LONDON (Reuters) – The pound on Friday was on track for a weekly gain against the dollar as traders digested the US election results and a new bond-buying spree from the Bank of England.
Currencies considered riskier, including the pound, strengthened as Democratic candidate Joe Biden took over the leadership of President Donald Trump in key states, putting him on the verge of winning the White House.
The pound was up more than 1% for the week against the vastly weaker dollar, although it fell about a fifth percent over the course of the day, trading around the $ 1.31 mark.
The pound lost ground elsewhere against the euro – one of the biggest gains this week – falling around 0.5% over the course of the day.
Concern over the terms of Britain’s exit from the European Union still weighed on the pound after EU senior official Thierry Breton said there was a “50/50” chance of a trade deal, with negotiations which are expected to continue over the weekend.
Britain is confident it has made important preparations for the end of its Brexit transition period, a spokesman for Prime Minister Boris Johnson said.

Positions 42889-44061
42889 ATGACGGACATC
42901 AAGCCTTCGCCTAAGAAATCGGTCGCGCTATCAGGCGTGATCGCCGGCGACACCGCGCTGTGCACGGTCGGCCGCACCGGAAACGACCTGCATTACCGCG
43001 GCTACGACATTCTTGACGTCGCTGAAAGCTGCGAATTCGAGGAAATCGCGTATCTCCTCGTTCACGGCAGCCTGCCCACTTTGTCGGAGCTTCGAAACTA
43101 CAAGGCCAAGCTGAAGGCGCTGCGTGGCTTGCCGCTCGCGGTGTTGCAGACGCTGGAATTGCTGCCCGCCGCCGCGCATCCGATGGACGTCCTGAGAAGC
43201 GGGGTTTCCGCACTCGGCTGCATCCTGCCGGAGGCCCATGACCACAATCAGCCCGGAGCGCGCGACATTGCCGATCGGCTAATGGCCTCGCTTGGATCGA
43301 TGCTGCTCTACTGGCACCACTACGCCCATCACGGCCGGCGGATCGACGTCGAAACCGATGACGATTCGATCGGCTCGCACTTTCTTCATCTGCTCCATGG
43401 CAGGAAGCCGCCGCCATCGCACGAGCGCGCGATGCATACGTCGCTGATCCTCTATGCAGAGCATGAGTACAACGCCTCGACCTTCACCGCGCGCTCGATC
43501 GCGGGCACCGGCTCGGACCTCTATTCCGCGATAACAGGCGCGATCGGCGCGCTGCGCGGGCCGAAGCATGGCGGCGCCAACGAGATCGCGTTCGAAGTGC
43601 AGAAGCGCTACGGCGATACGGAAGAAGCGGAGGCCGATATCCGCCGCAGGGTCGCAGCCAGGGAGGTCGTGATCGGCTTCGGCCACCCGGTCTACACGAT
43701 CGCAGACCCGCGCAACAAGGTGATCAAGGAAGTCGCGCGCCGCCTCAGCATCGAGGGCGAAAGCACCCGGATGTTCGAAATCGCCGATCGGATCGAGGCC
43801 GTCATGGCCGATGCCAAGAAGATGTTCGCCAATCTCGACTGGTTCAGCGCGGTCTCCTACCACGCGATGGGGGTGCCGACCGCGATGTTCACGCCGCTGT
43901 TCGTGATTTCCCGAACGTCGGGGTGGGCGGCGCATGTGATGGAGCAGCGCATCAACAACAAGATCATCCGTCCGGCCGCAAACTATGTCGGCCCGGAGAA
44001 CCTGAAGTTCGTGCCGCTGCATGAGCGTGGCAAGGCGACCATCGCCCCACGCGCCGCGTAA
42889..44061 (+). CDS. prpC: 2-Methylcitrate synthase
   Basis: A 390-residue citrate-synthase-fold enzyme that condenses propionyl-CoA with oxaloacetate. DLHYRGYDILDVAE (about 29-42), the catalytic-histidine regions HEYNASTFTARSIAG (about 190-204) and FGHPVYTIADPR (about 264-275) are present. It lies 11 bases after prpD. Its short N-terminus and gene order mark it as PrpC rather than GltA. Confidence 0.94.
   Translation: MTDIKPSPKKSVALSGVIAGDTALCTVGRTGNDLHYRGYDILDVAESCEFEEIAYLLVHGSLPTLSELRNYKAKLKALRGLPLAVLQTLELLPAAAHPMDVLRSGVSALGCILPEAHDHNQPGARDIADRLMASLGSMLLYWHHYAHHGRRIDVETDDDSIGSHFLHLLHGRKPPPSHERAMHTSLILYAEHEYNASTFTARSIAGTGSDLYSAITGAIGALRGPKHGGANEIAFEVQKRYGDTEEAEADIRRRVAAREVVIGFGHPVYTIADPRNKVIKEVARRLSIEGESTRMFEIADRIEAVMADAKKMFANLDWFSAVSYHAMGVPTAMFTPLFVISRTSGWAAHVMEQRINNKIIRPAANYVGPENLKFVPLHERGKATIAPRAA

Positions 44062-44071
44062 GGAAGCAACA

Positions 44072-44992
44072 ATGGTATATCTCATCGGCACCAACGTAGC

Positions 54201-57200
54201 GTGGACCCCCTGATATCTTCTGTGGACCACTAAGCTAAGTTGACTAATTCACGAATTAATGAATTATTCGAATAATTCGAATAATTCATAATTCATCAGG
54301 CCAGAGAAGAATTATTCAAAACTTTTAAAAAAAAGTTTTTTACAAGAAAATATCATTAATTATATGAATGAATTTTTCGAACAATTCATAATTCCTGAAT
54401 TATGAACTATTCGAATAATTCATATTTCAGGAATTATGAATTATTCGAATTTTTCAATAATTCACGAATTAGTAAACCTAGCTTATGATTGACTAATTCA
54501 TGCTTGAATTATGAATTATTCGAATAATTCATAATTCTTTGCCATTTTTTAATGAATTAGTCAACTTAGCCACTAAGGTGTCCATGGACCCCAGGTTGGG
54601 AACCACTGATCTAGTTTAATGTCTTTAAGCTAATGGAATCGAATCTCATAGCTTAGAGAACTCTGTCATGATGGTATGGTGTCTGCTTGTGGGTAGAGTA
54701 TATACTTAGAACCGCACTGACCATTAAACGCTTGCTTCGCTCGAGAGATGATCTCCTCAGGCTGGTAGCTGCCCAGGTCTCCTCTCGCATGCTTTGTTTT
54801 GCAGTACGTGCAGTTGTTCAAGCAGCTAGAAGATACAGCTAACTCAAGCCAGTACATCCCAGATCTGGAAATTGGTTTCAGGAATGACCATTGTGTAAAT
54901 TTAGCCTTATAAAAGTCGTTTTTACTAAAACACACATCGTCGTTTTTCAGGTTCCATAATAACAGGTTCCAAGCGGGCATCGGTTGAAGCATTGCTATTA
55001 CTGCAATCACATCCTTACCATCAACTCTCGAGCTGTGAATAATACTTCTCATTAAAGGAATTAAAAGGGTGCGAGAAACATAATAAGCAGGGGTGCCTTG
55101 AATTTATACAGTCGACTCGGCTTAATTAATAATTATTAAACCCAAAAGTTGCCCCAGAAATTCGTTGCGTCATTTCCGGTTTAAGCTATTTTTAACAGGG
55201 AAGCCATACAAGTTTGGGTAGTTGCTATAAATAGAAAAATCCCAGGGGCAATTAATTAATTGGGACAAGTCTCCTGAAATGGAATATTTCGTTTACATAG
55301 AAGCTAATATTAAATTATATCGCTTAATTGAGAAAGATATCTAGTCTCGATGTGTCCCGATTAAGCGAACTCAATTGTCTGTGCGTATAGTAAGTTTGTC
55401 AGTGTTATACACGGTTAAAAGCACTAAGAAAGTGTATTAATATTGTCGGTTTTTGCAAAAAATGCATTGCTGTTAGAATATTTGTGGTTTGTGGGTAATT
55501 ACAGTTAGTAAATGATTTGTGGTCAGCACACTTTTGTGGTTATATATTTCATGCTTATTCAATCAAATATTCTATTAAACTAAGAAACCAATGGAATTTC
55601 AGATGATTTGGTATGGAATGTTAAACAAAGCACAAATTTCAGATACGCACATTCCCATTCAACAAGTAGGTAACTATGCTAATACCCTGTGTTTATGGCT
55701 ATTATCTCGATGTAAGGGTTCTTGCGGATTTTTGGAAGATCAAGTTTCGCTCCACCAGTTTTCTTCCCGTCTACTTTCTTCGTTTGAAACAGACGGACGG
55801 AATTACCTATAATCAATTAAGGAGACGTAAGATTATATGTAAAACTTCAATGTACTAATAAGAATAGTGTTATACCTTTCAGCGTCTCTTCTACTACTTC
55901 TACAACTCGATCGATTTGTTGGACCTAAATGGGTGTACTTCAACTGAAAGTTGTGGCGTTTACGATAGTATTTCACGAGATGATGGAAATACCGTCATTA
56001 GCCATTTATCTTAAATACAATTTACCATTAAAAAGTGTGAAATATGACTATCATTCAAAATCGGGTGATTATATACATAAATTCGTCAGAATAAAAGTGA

On Thursday the Bank of England said it was increasing the size of its already huge stimulus to purchase bonds by £ 150 billion ($ 197 billion) larger than expected as it braced for more economic damage from coronavirus lockdowns.
BoE Deputy Governor Ben Broadbent said on Friday that the central bank expects more than 9 million employees to be in the government’s extended license labor support program in the spring.
“While the (BoE) Monetary Policy Committee (MPC) increased the Asset Purchase Facility by £ 150 billion, more than the £ 100 billion that the market had expected, there has been no change in rates and, significantly, no mention of negative rates, ”Marshall Gittler, head of investment research at BDSwiss Group, said in a statement.
Furthermore, the MPC predicted that inflation would return to the target level of 2% by the end of next year, even without further rate cuts. Now that it’s out of the way, it’s back to worrying about Brexit. “
Reported by Iain Withers; editing by Larry King